No, I'm not a parent. But I have memories of my own childhood that paint a specific picture of what gun culture in the US is. How close are you to families that are steeped in US gun culture?Johnny Dangerous wrote: ↑Mon Feb 26, 2018 9:12 pmThomas Amundsen wrote: ↑Mon Feb 26, 2018 9:03 pmIt is puritanical, but I think that's the point. I basically agree with JustSit. Sure, people grew up with BB guns, etc. I did, too. But I don't think there's really anything beneficial about that. If anything, it helps indoctrinate one into NRA guns culture. I eventually got HUGE into guns and tanks and stuff around age 13-16. I was bringing home books from school about military weapons, bullets, etc. That's definitely related to growing up with BB guns and toy guns, hunting etc. I don't see anything positive about it now.Johnny Dangerous wrote: ↑Mon Feb 26, 2018 8:38 pm
Lots of people grew up with BB guns, archery, slingshots, and shooting old beer cans without needing AR 15's, bit of a red herring. Whatever the ethical questions of buying one's kid a BB gun (and sure, there are some), I think it's a bit of stretch to connect them to the current crisis. I get the point you are trying to make, but it seems a bit puritanical.
I think it's missing the forest for the trees to get puritanical about that stuff, it also makes me wonder if the people complaining are parents themselves, once you actually have children you realize how complicated dealing with "I want x" is, it isn't as black and white as your decisions about toys and activities producing a predictable outcome.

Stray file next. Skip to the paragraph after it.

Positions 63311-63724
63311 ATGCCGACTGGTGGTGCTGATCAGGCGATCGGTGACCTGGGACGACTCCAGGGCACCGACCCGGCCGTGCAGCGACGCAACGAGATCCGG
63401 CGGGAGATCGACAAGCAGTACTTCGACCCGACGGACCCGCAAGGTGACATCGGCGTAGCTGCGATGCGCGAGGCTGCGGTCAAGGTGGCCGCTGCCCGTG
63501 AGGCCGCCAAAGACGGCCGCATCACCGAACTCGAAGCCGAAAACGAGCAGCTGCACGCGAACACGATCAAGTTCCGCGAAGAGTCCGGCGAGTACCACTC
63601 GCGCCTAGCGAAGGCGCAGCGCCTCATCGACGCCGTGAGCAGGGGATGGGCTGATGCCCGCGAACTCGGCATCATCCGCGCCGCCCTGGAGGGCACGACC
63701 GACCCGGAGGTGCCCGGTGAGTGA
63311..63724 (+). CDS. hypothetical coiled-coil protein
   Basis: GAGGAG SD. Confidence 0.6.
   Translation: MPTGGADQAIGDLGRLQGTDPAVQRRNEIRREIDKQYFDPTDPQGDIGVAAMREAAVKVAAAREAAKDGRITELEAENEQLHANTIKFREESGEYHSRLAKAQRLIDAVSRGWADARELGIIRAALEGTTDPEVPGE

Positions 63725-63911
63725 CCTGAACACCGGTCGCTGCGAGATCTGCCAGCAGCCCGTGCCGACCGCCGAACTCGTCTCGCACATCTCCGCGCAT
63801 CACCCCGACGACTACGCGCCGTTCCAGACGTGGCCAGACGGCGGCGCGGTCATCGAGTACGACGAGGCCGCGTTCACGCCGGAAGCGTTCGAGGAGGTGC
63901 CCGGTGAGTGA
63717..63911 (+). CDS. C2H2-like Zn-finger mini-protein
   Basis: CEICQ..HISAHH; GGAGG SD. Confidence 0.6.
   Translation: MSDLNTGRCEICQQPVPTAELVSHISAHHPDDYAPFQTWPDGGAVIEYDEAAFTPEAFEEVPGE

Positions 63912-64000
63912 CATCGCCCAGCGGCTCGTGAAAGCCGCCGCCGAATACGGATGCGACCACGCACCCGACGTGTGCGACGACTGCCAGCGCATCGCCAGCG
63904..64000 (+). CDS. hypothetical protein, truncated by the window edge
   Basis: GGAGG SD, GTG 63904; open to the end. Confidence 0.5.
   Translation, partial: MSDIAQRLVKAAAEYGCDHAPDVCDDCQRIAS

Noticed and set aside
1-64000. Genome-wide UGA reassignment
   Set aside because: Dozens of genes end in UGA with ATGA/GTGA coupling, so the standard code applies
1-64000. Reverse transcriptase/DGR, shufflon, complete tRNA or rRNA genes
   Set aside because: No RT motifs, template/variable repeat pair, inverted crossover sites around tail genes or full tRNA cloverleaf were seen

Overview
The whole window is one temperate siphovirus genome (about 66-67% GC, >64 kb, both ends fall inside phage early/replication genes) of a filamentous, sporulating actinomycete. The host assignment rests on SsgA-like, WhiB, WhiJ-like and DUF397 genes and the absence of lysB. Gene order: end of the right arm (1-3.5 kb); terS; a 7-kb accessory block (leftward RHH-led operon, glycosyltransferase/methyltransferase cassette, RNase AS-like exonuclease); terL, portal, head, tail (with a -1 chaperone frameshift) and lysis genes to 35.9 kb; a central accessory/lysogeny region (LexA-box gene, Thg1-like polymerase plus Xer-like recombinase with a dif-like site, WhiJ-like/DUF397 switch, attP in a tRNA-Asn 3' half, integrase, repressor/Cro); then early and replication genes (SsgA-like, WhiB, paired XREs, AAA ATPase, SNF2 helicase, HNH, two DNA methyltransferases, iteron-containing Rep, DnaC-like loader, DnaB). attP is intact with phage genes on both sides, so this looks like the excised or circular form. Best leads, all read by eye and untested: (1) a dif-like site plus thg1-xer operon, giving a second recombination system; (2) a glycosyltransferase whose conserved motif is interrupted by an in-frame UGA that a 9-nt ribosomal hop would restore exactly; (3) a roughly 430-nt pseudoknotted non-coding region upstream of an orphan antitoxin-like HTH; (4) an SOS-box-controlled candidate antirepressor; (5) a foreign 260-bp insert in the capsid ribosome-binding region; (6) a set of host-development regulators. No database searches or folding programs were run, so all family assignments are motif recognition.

My dad was a hunter, and all of his best friends and my uncles were hunters and gun enthusiasts. On my 5th or 6th birthday, my uncle gave me a cap gun. I never asked for that. On my 8th or 9th birthday, a different uncle gave me a BB gun. On my 10th, my dad gave me a shotgun. I never asked for any of those guns. They were given to me and I was encouraged to enjoy guns, shooting, hunting, etc. They want their little hunting/gun buddies. It's a culture that children are indoctrinated into from a young age. From age 10 onward, I was really big into guns and would ask for them on my own volition. Young boys look up to their father, his friends, their uncles. If all of them are big into guns, it's pretty much a given that boy is going to think that guns are cool and want to shoot stuff. These children, girls included, grow into people who use assault weapons as a hobby. My sister is building an AR-15 at home right now.
Not all of it is bad. But I honestly don't see any redeeming qualities. That makes it an overall negative in my eyes.